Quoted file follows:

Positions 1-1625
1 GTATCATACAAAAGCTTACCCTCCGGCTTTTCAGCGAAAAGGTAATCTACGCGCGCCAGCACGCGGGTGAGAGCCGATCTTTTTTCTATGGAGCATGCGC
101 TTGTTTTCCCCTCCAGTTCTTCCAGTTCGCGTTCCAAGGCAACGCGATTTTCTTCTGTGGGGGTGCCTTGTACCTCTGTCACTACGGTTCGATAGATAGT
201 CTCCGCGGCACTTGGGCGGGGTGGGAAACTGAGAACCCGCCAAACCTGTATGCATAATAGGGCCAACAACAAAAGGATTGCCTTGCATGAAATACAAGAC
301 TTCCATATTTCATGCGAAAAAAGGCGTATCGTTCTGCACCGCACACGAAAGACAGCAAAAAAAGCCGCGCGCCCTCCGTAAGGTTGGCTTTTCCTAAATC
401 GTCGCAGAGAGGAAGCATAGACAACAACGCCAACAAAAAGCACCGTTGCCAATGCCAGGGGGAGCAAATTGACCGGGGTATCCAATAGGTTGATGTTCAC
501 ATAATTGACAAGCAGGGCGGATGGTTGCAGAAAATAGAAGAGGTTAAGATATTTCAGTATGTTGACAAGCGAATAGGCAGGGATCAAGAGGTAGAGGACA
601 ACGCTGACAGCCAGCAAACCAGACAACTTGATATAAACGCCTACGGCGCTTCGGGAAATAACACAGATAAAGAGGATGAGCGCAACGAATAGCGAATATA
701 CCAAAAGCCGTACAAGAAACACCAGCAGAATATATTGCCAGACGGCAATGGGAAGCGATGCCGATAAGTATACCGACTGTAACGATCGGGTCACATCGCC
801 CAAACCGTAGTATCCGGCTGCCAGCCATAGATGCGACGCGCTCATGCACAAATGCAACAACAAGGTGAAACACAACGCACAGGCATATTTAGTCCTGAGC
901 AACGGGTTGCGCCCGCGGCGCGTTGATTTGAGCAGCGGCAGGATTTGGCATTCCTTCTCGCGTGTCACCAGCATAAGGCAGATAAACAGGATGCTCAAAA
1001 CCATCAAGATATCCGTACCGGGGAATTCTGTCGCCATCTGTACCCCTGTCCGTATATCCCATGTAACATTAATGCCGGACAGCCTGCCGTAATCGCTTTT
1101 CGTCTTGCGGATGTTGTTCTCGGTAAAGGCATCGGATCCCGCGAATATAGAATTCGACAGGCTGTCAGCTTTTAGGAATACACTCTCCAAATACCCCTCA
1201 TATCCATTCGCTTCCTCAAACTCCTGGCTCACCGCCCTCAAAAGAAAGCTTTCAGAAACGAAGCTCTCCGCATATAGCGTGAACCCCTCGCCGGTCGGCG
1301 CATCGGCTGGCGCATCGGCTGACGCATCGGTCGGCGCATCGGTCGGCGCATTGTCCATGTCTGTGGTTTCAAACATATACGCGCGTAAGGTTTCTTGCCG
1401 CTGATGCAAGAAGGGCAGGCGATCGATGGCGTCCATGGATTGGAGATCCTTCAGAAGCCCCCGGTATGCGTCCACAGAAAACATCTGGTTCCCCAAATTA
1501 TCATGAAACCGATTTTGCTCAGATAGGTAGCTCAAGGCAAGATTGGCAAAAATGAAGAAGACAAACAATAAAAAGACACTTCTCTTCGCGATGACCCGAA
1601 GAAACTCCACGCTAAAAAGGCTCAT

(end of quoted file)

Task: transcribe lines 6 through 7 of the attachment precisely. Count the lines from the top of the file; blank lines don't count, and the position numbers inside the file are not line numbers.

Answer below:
401 GTCGCAGAGAGGAAGCATAGACAACAACGCCAACAAAAAGCACCGTTGCCAATGCCAGGGGGAGCAAATTGACCGGGGTATCCAATAGGTTGATGTTCAC
501 ATAATTGACAAGCAGGGCGGATGGTTGCAGAAAATAGAAGAGGTTAAGATATTTCAGTATGTTGACAAGCGAATAGGCAGGGATCAAGAGGTAGAGGACA